By Jeff Johnson
Is the climate changing, and are we really seeing more extreme and volatile weather events? We certainly believe so based on our company’s experience forecasting the weather around the world for the past three decades. Climate is an everchanging process with numerous cycles involving the oceans, the sun, and the Earth’s surface all interacting with each other and creating variability and change over time. Our observations suggest that the patterns have produced more unusual events in recent years, with some of the more extreme ones having a direct impact on our day-to-day lives.
It is important for individuals and organizations grappling with the effects of climate change to strengthen their awareness of the many risks posed by these weather fluctuations. A heightened understanding of the challenges associated with climate change will support the development of a more robust strategy that allows for creative solutions to address these risks.
While knowledge of how the climate system works has grown significantly over the past few decades, many questions remain unanswered. Many forces, both man-made and natural, can affect the climate, but quantifying those influences and accurately projecting the future is still a work in progress. The recent increased volatility of the climate system, however, is one change that stands out to many researchers.
A few examples of this changed climate system being researched include:
- Increased incidence of extreme dryness or wetness
- More extended periods of abnormally warm or cold weather
- Higher rainfall totals in the heaviest rain events
- More concentrated periods of severe weather
- Higher incidence of extreme warmth—but extreme cold still occurs
What are the impacts of the increased climate volatility?
- Increased flooding risk
- Extended dry periods or drought
- Warm and cold periods tend to linger
- Greater risk of wildfires in dry areas
- Severe weather tending to cluster more in active periods
- Slower movement and changes in jet stream patterns leading to more stalled weather systems in specific regions of the globe
- More “Black Swan” events or ones that are unusual and unexpected, such as 2012’s Hurricane Sandy
Even with improved weather observations, modeling, and forecasting, these extreme and unexpected events can still be difficult to predict. A greater awareness of some of the primary impacts of climate change is important in creating effective short-term and long-term adaptive strategies.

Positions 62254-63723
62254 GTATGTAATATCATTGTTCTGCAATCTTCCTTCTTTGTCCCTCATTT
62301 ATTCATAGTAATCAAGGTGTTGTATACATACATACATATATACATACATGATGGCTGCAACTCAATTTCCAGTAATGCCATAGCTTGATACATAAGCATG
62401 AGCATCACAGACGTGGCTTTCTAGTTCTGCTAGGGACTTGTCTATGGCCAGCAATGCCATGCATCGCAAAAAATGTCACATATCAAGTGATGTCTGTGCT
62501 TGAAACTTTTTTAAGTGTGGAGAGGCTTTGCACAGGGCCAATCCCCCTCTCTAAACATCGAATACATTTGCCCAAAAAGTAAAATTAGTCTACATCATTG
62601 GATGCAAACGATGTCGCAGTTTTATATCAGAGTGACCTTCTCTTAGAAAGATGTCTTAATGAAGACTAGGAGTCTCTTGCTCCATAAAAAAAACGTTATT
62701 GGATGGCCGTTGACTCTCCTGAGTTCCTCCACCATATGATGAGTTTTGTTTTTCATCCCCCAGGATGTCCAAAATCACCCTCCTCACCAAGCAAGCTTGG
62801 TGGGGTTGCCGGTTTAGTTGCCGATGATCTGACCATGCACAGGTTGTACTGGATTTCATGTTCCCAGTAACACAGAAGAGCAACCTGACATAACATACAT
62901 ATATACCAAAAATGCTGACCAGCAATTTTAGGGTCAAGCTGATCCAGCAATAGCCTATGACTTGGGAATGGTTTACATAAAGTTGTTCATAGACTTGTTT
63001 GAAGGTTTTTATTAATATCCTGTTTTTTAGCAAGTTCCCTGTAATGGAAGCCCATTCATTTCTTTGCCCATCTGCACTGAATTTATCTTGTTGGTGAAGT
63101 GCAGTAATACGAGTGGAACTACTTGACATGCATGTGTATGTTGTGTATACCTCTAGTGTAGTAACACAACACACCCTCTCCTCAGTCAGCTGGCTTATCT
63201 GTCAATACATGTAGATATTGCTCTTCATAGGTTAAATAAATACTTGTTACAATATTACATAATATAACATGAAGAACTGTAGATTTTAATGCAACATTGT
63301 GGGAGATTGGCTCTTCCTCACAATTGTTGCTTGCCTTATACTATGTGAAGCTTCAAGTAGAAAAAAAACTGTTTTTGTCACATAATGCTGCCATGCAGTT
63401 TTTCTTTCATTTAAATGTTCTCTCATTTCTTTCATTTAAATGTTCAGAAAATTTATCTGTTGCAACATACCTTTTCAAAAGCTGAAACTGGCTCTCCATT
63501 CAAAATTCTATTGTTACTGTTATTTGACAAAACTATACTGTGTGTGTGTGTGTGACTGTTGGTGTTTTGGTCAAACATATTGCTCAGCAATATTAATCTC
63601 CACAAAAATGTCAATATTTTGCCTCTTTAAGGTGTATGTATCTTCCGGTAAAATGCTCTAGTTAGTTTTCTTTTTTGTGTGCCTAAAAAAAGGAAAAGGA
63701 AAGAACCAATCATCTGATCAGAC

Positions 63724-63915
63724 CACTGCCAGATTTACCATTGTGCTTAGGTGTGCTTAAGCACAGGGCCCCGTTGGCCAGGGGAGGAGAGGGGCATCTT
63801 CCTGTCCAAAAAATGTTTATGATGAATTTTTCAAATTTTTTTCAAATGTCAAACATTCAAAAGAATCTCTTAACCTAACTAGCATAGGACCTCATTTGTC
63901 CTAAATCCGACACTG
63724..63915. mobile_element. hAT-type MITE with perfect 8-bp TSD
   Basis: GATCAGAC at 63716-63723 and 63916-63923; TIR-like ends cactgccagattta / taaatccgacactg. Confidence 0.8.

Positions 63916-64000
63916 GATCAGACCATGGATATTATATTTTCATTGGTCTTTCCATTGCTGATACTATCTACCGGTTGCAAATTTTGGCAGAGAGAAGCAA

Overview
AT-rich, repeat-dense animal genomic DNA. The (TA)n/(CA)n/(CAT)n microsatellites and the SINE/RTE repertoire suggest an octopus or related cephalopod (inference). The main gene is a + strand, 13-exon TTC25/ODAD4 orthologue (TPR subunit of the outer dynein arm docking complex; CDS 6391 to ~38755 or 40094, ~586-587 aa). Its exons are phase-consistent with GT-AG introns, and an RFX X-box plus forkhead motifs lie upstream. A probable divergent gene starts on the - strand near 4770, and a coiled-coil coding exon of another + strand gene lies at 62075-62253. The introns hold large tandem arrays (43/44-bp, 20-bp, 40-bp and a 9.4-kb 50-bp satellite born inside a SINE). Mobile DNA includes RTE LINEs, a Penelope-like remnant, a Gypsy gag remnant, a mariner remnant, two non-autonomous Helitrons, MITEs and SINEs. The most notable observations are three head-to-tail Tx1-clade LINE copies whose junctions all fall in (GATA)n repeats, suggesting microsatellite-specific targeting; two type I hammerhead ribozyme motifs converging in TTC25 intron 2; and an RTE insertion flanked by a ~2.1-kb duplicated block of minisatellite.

It is important for both businesses and governments to recognize the effects of climate change and develop greater risk awareness for increased weather volatility. The increased frequency of heat waves, drought, and wildfires can cause significant economic losses, higher food and commodity costs, and disruptions in the supply chain, meaning greater financial risks for large corporations. Warming temperatures, especially in large urban areas at night, put new strains on electric grids as well as human health. Increased urban flooding resulting from intense rainfall events will create issues for utilities and storm water management, as well as disrupt transportation. Implementing a flexible and thorough plan that addresses the risk potential of disruptive weather will allow businesses and governments to more quickly respond to these challenges.
While we can’t control the weather, we can control our preparation for and response to extreme weather. Mitigation and adaptation are reasonable courses of action. Investing in systems, tools, and infrastructure to ensure the best response to extreme weather events is prudent. In order to prepare, utilities, cities, and counties need to invest now in state-of-the-art decision support equipment, software, and resilient infrastructure to stand up to the threats of our changing climate and society’s increased sensitivity to it.
Johnson is chief science officer at Schneider Electric and has been with the company for more than 30 years. He is a Certified Consulting Meteorologist, whose certification illustrates the highest level of professionalism and overall knowledge of the science of meteorology.